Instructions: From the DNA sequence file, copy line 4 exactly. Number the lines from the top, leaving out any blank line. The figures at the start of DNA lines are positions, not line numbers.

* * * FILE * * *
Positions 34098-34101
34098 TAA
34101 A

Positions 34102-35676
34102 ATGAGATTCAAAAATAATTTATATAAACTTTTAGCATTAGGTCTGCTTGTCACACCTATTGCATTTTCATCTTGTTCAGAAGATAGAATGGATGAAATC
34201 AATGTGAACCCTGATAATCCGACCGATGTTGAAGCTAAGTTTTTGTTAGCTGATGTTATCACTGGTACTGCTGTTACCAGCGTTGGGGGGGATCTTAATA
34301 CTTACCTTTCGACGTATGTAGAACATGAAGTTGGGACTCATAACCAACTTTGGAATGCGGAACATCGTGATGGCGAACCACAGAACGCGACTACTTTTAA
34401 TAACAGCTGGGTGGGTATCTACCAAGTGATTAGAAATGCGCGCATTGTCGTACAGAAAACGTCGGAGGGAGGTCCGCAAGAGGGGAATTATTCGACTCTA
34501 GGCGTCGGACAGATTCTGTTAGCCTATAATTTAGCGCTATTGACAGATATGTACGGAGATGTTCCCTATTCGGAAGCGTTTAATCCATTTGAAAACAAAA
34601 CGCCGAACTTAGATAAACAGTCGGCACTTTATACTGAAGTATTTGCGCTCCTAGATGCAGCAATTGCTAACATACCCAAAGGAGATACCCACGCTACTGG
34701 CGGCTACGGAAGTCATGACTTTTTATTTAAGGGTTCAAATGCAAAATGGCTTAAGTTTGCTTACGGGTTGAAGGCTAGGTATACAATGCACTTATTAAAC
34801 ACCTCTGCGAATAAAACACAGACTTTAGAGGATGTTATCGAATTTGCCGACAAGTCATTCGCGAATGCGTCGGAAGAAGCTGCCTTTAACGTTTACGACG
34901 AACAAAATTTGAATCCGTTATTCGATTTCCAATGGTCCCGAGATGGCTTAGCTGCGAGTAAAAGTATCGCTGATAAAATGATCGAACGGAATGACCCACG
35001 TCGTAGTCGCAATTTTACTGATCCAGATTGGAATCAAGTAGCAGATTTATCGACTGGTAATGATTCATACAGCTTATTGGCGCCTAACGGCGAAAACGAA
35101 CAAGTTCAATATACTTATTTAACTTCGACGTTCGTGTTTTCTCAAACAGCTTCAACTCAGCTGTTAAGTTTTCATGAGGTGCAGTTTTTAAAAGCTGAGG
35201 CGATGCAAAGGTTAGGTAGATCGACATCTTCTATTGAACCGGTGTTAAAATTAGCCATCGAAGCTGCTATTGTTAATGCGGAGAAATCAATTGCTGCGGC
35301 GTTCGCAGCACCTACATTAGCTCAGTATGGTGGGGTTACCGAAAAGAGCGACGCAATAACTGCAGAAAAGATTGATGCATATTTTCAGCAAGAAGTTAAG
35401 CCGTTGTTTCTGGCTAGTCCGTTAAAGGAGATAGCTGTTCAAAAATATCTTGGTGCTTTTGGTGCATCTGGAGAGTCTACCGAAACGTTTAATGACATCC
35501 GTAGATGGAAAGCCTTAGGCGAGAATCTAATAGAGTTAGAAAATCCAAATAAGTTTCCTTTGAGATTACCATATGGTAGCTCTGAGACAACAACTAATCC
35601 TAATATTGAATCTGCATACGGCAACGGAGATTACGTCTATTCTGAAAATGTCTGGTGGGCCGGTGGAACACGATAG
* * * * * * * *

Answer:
Positions 34102-35676